Sunday, September 16, 2018

Julius C. Rolshoven

Julius C. Rolshoven, Model Reclining and Reading a Sketchbook
Julius Rolshoven (1858-1930) was a Detroit-born artist who studied in Europe. He is best known for his paintings of women and Native Americans.

He joined a group of high-spirited artists called the "Duveneck Boys" in Florence, enchanted by Titian, Veronese, and Tintoretto. He bought and fixed up a dilapidated Tuscan castle known as "The Tower of the Devils."

He bounced around Europe for a while, studying in Paris, and finally landed in the Taos art colony in New Mexico.
Read the biography at the Gerald Peters Gallery
Wikipedia article on Julius Rolshoven


rock995 said...

I wonder if Gerald Peters has any of his paintings from Tuscan days or only Taos stuff.

Anonymous said...

Do you believe that with all the resources we have these days, using the internet, various books and observation one could become a prominent artist such as yourself or Norman Rockwell? I’m currently attending art school, but find it slow and lacking, as well as not believing it is worth travelling three hours a day for. I studied your videos closely as well as many painters and illustrators also doing observational work. I started drawing in January 2018, and got many comments on how realistic I draw and how it is surprising I managed to establish my own line and my own characteristics in such a short period of time. Did you learn most of the things you know by being out there drawing in the field?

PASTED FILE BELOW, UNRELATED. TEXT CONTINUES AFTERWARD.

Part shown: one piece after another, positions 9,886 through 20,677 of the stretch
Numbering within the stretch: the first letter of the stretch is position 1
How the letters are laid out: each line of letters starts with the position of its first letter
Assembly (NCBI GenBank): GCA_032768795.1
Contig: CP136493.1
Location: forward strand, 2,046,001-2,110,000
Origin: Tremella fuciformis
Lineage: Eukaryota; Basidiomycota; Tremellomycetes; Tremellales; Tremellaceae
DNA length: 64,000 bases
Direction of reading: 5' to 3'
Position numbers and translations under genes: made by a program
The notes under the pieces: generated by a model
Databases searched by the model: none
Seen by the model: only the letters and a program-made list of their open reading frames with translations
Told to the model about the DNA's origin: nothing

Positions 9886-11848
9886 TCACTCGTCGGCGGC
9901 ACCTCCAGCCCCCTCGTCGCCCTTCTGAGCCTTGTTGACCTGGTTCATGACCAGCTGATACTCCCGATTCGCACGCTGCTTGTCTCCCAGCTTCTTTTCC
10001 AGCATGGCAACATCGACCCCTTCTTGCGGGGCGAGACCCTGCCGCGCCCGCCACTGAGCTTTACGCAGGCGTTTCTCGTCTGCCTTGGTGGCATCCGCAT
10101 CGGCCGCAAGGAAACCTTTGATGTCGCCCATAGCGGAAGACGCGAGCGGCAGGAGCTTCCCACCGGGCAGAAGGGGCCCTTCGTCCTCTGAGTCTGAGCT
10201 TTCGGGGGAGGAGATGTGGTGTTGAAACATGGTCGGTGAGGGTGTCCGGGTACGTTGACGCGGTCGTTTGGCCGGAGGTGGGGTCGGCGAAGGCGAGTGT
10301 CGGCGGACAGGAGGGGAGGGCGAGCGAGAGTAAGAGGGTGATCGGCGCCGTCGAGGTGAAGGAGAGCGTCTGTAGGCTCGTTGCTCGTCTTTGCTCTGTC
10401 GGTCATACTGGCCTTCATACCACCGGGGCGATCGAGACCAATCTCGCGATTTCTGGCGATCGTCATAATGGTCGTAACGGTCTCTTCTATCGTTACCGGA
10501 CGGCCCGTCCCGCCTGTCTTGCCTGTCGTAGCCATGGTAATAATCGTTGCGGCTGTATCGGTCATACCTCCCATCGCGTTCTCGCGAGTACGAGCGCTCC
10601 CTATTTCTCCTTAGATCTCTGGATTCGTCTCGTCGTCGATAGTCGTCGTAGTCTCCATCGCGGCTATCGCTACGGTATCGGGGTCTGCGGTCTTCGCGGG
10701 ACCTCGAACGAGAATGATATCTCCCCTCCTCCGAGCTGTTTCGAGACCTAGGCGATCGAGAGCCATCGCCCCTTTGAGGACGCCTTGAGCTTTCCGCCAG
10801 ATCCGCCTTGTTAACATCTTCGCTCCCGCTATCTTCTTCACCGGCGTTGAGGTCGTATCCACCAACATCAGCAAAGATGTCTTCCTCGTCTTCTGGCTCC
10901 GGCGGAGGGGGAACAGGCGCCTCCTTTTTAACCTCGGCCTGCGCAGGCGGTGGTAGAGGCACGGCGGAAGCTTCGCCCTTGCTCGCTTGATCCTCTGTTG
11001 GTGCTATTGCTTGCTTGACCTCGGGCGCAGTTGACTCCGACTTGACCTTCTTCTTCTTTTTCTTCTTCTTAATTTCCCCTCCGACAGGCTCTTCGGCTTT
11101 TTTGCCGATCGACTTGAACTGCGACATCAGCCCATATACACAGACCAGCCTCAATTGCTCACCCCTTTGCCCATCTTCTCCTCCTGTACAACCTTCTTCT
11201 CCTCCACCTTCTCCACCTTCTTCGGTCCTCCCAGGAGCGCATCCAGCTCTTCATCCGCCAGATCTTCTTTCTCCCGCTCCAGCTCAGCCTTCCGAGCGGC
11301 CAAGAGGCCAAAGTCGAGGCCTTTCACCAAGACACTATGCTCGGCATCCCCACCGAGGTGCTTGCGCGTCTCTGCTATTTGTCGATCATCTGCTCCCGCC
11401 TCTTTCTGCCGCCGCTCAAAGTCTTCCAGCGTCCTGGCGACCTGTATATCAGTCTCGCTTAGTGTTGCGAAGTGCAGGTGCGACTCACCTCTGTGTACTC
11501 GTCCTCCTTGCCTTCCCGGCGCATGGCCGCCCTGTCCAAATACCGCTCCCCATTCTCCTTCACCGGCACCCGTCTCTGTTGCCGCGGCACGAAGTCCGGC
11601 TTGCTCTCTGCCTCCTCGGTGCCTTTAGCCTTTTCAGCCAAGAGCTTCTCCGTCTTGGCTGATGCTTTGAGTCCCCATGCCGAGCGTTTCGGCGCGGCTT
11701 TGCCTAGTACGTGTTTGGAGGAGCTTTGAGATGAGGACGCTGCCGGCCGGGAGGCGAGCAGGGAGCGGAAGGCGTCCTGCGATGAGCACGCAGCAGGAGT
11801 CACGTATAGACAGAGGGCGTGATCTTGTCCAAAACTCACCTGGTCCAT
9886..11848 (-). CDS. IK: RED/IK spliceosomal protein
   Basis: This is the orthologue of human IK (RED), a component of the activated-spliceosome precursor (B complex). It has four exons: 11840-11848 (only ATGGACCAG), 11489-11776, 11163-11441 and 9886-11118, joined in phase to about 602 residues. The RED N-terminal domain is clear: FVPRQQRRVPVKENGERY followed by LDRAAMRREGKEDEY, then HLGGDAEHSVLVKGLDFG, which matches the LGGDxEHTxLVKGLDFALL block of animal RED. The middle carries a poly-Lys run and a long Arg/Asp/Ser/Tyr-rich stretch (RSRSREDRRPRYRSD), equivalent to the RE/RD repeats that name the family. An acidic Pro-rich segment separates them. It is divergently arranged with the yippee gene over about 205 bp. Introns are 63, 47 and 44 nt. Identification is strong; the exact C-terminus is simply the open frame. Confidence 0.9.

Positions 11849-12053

I would also like to take the time to tell you that you are one of the greatest illustrators I have ever put my eyes on.

James Gurney said...

Wil, it's a good question, and I'd like to recommend a previous post that addresses it:

Anonymous said...

Thank you James!

Peter Drubetskoy said...

Is that really the title: "... reading the sketchbook"? Not that some artists don't write in their sketchbooks, but it is definitely not universal and at least form this small image I cannot tell if any words are visible on that page. Just curious...

James Gurney said...

Peter, that's the title they give it on Wikipedia and El Paso Museum of Art, which has the painting.,_oil_on_canvas,_c._1900,_El_Paso_Museum_of_Art.jpg
Maybe there's writing in there as well as sketches.